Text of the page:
However, with the passage of time, this absolute superiority feeling with the Israeli soldiers started to shatter and this was significant during the first Intifada when children, uh, Palestinian children would go out into the street and throw stones at the Israeli soldiers, trying to protect their, uh, streets which is the only place for children to play. The psychological formula started to change gradually. This child came to represent or to, uh, mirror, uh, the image of the Israeli soldier. This led to a form of fear, of concern for the Israeli soldier.

During the first Intifada the Israeli military institution tried to build, uh, rifles that would throw stones at the children but they realized this was in vain. So they resorted to killing and violent killing. In military, uh, notions, it is sufficient for one bullet to kill a man and your question with regards to what makes an Israeli soldier hit a missile just to kill a child, this very clearly shows that the instability, the psychological instability with the, uh, Israeli soldier, uh, has accumulated fear in him, has, uh, deprived him of this halo feeling that he had over the years and now he wants to restore this lost image. If matters continue as such, I believe that the future cycle of violence, uh, the next war that people talk about, I believe that it will be worse. It will be more horrific. If the previous war led to thousands of casualties, I believe the next one will lead to tens or even hundreds of thousands of victims.

Dr. Iyyad El-Sarraji

Allow me to add something. There is a psychological process, a long-term psychological process based in the situation of dehumanization of the enemy. The Palestinian in the eyes of the Israeli soldier is not an equal human being. Sometimes this Palestinian even becomes a demon in their eyes. Therefore it is a state of demonization. This is unfortunately, uh, what can be seen in the behavior of the Israeli soldier not only killing children or fathers before the eyes of children. But even in the way of dealing with the Palestinian just coming through, uh, a crossing point or border when the Palestinian is treated in a humiliating way simply to humiliate him. He is not dealt with as an equal human being. This is the base of everything and then there is the fact that there is no restraint, no discipline within the army and, uh, uh, even there's an encouragement. This is part of the Israeli military institution and previously we have seen many stories of how the Palestinians are being killed either at the hand of soldiers or settlers and then the accused or the, uh, responsible is, uh, found innocent, sometimes even a statute is put up for him as a hero.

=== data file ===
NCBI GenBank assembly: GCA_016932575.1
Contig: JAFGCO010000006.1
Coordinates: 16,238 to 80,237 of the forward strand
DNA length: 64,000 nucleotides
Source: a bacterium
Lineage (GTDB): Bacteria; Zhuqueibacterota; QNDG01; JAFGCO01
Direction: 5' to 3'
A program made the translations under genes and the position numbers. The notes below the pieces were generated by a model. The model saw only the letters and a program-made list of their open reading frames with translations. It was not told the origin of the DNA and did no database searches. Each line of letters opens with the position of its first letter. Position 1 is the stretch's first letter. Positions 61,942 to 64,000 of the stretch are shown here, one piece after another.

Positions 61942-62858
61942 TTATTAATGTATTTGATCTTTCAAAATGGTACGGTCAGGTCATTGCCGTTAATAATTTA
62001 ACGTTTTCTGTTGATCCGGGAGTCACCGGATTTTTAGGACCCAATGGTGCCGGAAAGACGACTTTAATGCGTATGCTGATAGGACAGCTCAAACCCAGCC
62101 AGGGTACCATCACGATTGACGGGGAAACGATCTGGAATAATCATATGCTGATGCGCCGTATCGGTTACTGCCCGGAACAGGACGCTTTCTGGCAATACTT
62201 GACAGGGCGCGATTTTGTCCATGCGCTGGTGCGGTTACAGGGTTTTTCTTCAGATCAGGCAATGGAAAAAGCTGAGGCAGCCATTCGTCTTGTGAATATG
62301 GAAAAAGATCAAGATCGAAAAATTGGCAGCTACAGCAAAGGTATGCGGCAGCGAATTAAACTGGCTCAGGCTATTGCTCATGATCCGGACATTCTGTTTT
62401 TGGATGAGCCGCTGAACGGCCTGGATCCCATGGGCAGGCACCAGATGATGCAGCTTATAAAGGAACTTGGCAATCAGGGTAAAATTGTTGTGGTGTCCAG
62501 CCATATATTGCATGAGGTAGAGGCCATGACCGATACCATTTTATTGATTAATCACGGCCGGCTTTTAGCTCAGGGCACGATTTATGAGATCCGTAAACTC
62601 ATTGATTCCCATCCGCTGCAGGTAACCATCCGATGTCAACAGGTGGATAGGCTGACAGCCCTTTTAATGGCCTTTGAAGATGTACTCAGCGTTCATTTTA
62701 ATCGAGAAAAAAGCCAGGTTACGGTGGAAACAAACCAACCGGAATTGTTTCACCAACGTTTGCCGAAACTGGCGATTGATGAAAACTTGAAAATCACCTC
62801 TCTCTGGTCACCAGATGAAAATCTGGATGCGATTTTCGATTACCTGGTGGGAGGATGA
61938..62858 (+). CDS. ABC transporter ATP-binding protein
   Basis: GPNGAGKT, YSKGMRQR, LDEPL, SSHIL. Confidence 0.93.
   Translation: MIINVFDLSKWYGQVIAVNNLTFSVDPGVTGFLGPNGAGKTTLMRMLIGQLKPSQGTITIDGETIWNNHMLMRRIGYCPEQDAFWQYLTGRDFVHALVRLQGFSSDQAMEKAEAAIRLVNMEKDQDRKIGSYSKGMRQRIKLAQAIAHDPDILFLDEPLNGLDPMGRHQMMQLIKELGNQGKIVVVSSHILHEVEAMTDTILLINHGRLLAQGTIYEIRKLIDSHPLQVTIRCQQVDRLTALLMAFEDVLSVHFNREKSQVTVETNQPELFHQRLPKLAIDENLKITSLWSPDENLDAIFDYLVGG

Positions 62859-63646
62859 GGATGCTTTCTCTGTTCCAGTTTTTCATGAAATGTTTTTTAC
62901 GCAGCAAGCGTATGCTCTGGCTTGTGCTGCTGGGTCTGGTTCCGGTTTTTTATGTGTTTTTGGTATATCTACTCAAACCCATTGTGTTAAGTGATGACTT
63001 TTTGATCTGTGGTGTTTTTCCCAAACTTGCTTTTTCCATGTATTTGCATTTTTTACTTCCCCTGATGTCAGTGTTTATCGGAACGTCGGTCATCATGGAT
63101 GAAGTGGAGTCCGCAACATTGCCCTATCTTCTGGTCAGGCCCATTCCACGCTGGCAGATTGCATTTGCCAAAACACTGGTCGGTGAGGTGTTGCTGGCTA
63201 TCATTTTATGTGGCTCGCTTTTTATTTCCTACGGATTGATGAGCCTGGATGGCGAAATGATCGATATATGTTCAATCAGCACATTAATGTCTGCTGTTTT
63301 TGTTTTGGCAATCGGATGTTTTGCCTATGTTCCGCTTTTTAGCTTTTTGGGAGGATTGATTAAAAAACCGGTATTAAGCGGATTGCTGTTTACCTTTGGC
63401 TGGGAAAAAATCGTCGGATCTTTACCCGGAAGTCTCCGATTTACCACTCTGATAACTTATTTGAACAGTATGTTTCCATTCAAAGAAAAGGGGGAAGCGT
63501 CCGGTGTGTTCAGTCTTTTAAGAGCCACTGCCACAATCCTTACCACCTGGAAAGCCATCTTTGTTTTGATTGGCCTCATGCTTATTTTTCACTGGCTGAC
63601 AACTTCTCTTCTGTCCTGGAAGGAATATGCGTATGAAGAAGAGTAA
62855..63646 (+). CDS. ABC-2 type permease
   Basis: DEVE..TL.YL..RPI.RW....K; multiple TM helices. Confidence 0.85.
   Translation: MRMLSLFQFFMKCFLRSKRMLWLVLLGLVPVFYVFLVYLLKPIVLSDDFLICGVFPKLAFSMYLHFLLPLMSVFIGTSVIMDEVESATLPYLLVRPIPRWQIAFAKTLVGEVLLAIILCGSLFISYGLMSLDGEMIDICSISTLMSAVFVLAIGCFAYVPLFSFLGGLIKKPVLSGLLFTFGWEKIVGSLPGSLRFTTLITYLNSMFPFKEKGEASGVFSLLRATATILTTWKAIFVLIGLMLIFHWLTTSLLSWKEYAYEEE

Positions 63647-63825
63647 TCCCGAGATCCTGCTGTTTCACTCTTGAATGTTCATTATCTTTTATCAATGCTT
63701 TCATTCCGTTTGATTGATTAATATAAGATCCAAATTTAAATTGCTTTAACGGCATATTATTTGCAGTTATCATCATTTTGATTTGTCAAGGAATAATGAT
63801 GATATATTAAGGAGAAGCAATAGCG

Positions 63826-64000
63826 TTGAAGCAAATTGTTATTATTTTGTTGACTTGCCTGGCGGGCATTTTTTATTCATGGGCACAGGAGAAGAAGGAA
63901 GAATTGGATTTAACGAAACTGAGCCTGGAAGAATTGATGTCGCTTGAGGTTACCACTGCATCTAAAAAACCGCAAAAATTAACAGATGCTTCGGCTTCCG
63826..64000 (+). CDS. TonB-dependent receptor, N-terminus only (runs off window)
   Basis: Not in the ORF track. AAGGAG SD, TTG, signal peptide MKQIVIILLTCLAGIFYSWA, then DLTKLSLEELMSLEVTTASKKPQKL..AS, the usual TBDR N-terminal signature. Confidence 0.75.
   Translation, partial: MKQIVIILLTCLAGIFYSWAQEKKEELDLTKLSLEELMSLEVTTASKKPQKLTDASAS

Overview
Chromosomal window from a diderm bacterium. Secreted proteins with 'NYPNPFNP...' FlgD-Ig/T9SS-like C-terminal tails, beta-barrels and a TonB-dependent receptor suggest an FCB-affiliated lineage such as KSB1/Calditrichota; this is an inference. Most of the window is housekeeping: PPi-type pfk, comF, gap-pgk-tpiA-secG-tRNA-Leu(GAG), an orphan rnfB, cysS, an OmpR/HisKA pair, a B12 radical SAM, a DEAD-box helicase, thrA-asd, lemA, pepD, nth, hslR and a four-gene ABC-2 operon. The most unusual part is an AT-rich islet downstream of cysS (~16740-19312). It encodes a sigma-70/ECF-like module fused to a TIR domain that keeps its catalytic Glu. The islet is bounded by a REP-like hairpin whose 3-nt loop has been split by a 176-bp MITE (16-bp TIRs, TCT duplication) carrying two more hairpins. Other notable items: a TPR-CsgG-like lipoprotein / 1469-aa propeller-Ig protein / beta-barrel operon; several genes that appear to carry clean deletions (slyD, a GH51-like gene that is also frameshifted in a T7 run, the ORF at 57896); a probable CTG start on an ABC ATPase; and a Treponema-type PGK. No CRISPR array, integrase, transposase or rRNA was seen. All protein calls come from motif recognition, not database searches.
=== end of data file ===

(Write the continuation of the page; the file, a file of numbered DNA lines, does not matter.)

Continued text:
This culture of demonization and dehumanization in addition to what was mentioned by, uh, my colleague, paranoia. Paranoia has two sides, the side of victimization, I am a victim of this world, the whole world is against me and on the other side, I am superior to this world and I can oppress it. This leads to what is called, uh, the, uh, arrogance of power. The worst we see in Israel is that a group of victims and the Jews were tortured for centuries, last of which was the Holocaust. The most serious matter is that this state was not dealt with psychologically, this state of the victim and it became a perpetual state. It is very serious is that a victim who is not treated and then is given a dangerous weapon.

There we see the arrogance of power and he uses it without thinking of humanity at all. In my view we are seeing not only state of war but also a state that is cultural and psychological and I hope, I wish that the Israelis would start, and there are many, many Jews in the world and in Israel that look into themselves, have an insight that would make them, uh, alleviate the fear that they have because there's a state of fear in Israel, in spite of all the power, and that they would start to walk on the road of dealing with the consequences of their own victimization and to start dealing with the Palestinian as a human being, a full human being who's equal in rights with the Israeli and also the other way around, the Palestinian must deal with himself, must respect himself and respect his own differences in order to be able to stand before the Israeli also as a full human being with equal rights and obligations. This is the real road for justice and for peace.

Chairman Richard Goldstone

If I can follow up on that, um, I'm particularly interested in what you say about dehumanization and recognition of human dignity because I've seen too much in my own experience of the effects of dehumanizing the victim or the oppressed. Uh, but what I'm interested to know is, is there a mirror image? Is there a dehumanization of Israelis in the approach of people in Palestine and other parts of the Arab world?

Dr. Iyyad El-Sarraji